Preventing Active Shooters – Schools Struggling to Find Solutions After Sandy Hook Shootings

We can control regular access to our facilities, schools and hospitals. We can have visitors sign into a visitors log.  We can take photos and ask for identification and lock the doors, but the Active Shooter doesn’t comply with any of these protocols and we have no control about when and where the Active Shooter may show up.

Here are some additional controls to consider if you need to improve your school or facility security.

1.  Put in Cameras that are actively MONITORED.  

For security experts, you already know this, but others might not know that cameras that just sit on the wall or ceiling only have 2 purposes:  (1)  To scare people into NOT doing something.  (2) To review after an incident happens and use to arrest someone.

Cameras can also be used to monitor what goes in – ACTIVE monitoring. This can be done in a facility, like a hospital, or company, and there are staff members looking at the camera visuals and watching for certain kinds of behavior.  This is also offered as a service.   Monitored cameras can alert police, check to see who’s entering the halls and actually respond and prevent Active Shooter incidents.

2.  Conduct regular training and drills for ALL STAFF and for all STUDENTS

People give lip service to training, but there’s nothing as effective as practicing for an active shooter.  It’s one thing to know where to go, or what to do, but it’s so much better to rehearse with a drill, have someone come in, unannounced and practice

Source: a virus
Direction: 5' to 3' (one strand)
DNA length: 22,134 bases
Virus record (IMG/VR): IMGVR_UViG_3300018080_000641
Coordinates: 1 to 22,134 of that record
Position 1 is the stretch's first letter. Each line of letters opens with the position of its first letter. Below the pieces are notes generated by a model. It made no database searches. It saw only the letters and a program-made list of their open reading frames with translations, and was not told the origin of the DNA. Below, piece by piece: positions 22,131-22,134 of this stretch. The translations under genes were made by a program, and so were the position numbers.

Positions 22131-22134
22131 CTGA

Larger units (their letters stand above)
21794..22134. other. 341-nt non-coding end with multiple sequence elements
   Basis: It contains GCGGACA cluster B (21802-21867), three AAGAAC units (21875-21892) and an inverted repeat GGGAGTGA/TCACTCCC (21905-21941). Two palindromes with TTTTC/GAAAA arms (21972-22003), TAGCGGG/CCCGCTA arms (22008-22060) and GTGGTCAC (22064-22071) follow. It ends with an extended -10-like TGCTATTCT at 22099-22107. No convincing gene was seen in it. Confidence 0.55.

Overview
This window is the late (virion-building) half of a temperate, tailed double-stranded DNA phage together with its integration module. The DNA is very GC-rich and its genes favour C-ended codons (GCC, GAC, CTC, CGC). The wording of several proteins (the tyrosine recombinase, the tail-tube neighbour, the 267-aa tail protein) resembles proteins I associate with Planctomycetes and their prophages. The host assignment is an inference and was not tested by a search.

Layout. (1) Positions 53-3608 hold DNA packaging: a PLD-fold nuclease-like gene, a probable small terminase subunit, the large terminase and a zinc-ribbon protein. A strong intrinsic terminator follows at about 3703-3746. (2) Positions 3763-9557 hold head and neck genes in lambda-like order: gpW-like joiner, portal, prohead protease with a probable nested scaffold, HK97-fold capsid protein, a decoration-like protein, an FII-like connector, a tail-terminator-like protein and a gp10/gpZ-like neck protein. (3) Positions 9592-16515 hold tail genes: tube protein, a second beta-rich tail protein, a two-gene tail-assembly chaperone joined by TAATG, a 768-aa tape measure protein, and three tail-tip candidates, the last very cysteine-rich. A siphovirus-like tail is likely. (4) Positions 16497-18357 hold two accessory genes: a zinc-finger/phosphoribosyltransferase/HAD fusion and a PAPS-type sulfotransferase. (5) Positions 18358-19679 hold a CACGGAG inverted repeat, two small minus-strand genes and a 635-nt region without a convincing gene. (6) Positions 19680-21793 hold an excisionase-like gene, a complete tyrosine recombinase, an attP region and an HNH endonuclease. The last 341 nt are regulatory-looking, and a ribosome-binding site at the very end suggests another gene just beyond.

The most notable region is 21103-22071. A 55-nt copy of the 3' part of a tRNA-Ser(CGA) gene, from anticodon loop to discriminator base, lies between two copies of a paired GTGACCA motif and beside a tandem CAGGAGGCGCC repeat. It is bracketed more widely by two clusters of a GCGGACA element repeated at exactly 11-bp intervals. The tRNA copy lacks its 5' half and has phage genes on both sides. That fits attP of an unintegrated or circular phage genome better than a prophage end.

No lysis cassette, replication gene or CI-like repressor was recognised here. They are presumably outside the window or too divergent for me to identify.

moving to a safe area, practice locking down a school, hospital or facility.  This will expose all the weak areas, and make people more confident that they can deal with a bad situation and protect everyone.

3.   Have a clear NO WEAPONS – NO VIOLENCE Policy in place.

Policies are important because they say, “It’s a mandate, it’s a requirement” and that means most staff will comply with it.
No Weapons signs should be posted at all entrances.  Any violence should be reported and punished immediately.  This has a deterrent effect, as well as giving you the legal ground to stand on if an incident does occur.  It also makes staff and students feel safer.

4.   Know EXACTLY what the response time from the police department, in case an incident occurs.  

You can time your drills, you can have a conference with local law enforcement to trim down their response times.  You can pro-actively provide law enforcement and first responders with the building floor plans, or a digital map of the building.  These preparations shave crucial minutes off the actual response time in case an incident does occur.

Think about how many people a shooter can kill in ten minutes, more than 2 children a minute.  Every second counts so step up and add these four controls into your security control plans.